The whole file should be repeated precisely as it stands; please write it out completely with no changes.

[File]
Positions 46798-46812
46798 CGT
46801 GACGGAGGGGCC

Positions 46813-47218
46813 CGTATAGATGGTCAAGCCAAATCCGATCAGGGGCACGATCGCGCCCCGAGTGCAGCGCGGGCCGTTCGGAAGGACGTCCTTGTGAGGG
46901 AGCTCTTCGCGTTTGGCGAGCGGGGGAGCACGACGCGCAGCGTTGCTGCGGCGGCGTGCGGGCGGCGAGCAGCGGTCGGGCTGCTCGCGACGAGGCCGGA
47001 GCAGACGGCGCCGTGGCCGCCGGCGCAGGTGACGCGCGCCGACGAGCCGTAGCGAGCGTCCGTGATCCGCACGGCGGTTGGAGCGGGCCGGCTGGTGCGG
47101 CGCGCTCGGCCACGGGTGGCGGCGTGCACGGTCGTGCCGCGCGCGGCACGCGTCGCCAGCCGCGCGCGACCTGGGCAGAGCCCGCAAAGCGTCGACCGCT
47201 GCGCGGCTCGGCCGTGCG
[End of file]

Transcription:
Positions 46798-46812
46798 CGT
46801 GACGGAGGGGCC

Positions 46813-47218
46813 CGTATAGATGGTCAAGCCAAATCCGATCAGGGGCACGATCGCGCCCCGAGTGCAGCGCGGGCCGTTCGGAAGGACGTCCTTGTGAGGG
46901 AGCTCTTCGCGTTTGGCGAGCGGGGGAGCACGACGCGCAGCGTTGCTGCGGCGGCGTGCGGGCGGCGAGCAGCGGTCGGGCTGCTCGCGACGAGGCCGGA
47001 GCAGACGGCGCCGTGGCCGCCGGCGCAGGTGACGCGCGCCGACGAGCCGTAGCGAGCGTCCGTGATCCGCACGGCGGTTGGAGCGGGCCGGCTGGTGCGG
47101 CGCGCTCGGCCACGGGTGGCGGCGTGCACGGTCGTGCCGCGCGCGGCACGCGTCGCCAGCCGCGCGCGACCTGGGCAGAGCCCGCAAAGCGTCGACCGCT
47201 GCGCGGCTCGGCCGTGCG